In my experience, scapegoat survivors of narcissistic abuse often find it very difficult to take the narcissist’s behavior towards them at face value. When the relationship to the narcissist feels more important than the scapegoat survivor’s own well being – as is the case when a child has a narcissistic parent – then there’s no real option to trust what the narcissistic parent is showing them. Who else do they have to go to? Instead, The scapegoat child has to come up with elaborate mental games that sympathize with the narcissistic parent.
In the process of recovery from such abuse – whether in therapy or in nurturing friendships and relationships – the survivor grows to trust that there are alternate sources of connection for them where there’s the potential to feel good, protected, respected with these other people. In my experience As these new experiences and relationships take root, it becomes much more possible for the scapegoat survivor to take the narcissistic parent’s behavior towards them at face value. Now The survivor gets to prioritize how they felt in relation to the narcissistic partner rather than think into the rationale for why the narcissist might have felt compelled to treat them this way. The scapegoat survivor is empowered to trust the behaviors that other people show them. They can then more reliably populate their lives with people who consistently show them behaviors that make them feel wanted and that things work to paraphrase David Celani.
In today’s post, I’m going to discuss the challenge for scapegoat survivors of trusting what a narcissist shows them when dependent on that narcissistic person in one way or another. Next, I’ll discuss the process of recovery where you get to shift your priority from the narcissist’s wellbeing to your own. Finally, I’ll discuss why finding longstanding, close, and supportive relationships with new ‘safe’ people is the most important ingredient to making this shift.
My name is Jay Reid and I’m a licensed psychotherapist in California who specializes in helping people recover from narcissistic abuse.
Narcissistic abuse can leave us feeling lost and estranged from our sense of who we are. In individual therapy and my online course on recovery from narcissistic abuse I try to offer a map that allows them to come back to the quality of life they know they deserve. Of course, each survivor must travel this path themselves but a map can be tremendously important to do this with. And there are 3 features on this map that I call the 3 Pillars to Recovery:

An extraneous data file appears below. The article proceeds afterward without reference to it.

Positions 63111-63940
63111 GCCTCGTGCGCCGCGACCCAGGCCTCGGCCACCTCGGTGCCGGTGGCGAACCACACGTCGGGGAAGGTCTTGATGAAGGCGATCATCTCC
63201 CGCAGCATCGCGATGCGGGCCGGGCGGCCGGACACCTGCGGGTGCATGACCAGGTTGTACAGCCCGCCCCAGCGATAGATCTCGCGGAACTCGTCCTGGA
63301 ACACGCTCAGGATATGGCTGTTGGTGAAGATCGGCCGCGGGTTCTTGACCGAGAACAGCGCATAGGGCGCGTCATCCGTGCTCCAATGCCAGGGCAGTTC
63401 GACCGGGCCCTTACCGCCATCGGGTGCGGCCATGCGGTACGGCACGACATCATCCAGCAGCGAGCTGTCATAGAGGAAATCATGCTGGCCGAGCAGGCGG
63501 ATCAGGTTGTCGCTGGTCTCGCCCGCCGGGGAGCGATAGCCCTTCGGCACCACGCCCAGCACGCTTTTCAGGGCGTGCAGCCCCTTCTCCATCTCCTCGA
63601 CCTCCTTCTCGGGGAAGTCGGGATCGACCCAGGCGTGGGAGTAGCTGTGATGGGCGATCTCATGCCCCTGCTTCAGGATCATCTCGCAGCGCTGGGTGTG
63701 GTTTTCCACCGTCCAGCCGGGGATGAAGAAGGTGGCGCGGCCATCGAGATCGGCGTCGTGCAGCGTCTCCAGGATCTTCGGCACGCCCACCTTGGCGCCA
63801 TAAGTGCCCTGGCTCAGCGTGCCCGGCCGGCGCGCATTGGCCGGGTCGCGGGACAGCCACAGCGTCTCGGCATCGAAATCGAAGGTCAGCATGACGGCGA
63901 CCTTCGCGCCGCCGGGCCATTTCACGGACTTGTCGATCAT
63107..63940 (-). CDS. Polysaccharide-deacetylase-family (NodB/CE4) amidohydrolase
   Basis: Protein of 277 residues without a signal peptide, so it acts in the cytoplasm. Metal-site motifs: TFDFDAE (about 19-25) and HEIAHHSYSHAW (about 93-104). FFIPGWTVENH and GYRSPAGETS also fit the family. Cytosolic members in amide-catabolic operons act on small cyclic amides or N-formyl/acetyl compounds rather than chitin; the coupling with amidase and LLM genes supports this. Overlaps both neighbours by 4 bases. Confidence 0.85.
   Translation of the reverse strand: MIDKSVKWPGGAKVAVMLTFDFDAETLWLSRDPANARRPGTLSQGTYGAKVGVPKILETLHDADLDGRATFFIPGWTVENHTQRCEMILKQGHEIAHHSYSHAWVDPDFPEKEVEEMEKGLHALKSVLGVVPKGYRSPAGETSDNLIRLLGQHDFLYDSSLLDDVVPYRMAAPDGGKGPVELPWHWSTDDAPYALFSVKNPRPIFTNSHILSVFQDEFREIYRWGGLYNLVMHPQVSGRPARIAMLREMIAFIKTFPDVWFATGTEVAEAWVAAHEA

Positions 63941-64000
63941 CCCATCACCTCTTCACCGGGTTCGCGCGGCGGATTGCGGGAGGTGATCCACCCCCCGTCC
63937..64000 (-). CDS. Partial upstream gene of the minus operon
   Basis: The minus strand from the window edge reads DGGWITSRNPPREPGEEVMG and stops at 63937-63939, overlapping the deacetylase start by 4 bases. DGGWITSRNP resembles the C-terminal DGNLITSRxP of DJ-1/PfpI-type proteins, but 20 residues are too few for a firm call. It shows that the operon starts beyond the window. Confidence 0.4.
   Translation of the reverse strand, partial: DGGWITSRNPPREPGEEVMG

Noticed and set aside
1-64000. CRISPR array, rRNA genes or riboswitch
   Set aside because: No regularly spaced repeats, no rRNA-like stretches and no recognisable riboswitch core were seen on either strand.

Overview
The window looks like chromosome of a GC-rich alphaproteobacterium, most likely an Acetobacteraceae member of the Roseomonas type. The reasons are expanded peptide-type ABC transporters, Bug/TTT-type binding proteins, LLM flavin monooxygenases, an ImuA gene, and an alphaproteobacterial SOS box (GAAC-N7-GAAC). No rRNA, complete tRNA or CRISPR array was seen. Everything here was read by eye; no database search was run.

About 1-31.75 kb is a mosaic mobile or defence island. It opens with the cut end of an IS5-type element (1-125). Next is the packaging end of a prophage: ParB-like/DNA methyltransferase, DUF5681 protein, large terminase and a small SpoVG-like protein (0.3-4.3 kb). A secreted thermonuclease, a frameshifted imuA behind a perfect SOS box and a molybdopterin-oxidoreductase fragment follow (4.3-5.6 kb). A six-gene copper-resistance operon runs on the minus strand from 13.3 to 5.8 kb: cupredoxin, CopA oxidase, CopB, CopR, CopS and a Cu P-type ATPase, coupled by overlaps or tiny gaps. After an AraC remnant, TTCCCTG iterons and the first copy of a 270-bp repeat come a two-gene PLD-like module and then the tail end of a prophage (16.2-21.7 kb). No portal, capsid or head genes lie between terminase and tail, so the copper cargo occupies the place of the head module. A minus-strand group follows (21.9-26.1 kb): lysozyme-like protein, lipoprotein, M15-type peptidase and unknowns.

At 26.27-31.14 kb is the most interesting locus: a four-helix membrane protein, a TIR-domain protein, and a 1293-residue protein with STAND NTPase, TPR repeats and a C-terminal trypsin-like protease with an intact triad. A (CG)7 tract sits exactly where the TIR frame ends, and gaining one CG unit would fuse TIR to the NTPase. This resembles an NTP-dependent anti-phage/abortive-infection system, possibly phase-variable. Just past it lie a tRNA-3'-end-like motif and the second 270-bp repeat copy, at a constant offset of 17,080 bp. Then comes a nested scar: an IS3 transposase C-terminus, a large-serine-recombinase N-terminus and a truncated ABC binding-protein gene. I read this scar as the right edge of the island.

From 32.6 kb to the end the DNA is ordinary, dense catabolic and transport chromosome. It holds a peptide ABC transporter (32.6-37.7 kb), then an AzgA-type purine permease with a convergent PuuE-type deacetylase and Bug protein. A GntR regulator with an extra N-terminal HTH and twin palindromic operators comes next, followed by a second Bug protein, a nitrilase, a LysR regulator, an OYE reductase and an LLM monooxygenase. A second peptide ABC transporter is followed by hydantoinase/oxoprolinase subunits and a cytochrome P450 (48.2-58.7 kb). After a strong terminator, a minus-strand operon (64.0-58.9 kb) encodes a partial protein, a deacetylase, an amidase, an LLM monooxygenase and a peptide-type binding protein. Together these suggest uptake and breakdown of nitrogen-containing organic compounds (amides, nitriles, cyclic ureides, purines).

Pillar # 1: Making sense of what happened,
Pillar # 2: Gaining distance from the narcissistic abuser, and
Pillar # 3: living in defiance of the narcissist’s rules.
Lastly, one can’t do this in a vacuum. It is also essential to find and participate in communities of people who can get, validate, and support you on this path. Today’s post falls under Pillar #3: living in defiance of the narcissist’s rules.
The Self-Centered World of Narcissistic Parenting
Sometimes when a scapegoat survivor reflects on how a narcissistic parent or partner domineered, devalued, intruded upon, and/or acted vindictively against them a reflex kicks in to sympathize with the “plight” of the narcissistic parent or partner more than themselves. The reflex often shows itself in expressions like “I really don’t think they intended to hurt me so badly” or “S/he had a really bad childhood themselves and they didn’t know any different.” Now the scapegoat survivor is caught wondering more about the narcissist’s intentions and history than how it felt when they were abused.
This makes good psychological sense. If you are a child to a narcissistic parent then you are also biologically motivated to love that parent, find love in return from that parent, and experience a strong bond with him or her. Someone who is pathologically narcissistic is fundamentally incapable of fulfilling their end of this bargain. Such an individual has to devote all of their psychological and emotional energy towards keeping their inflated yet very fragile self-esteem intact. This mission shifts what other people are for. Instead of other people being potential opportunities to bond with, experience mutual care, and love – other people are solely sources of admiration, subjects to be controlled, or reflections of the narcissist’s superiority. Suffice it say that in this very deep way A relationship with a narcissist is all about that person. The child born to a narcissistic parent learns that feeling connected to that parent means making the parent the center of the child’s world – instead of the child getting to be the center of his or her own world.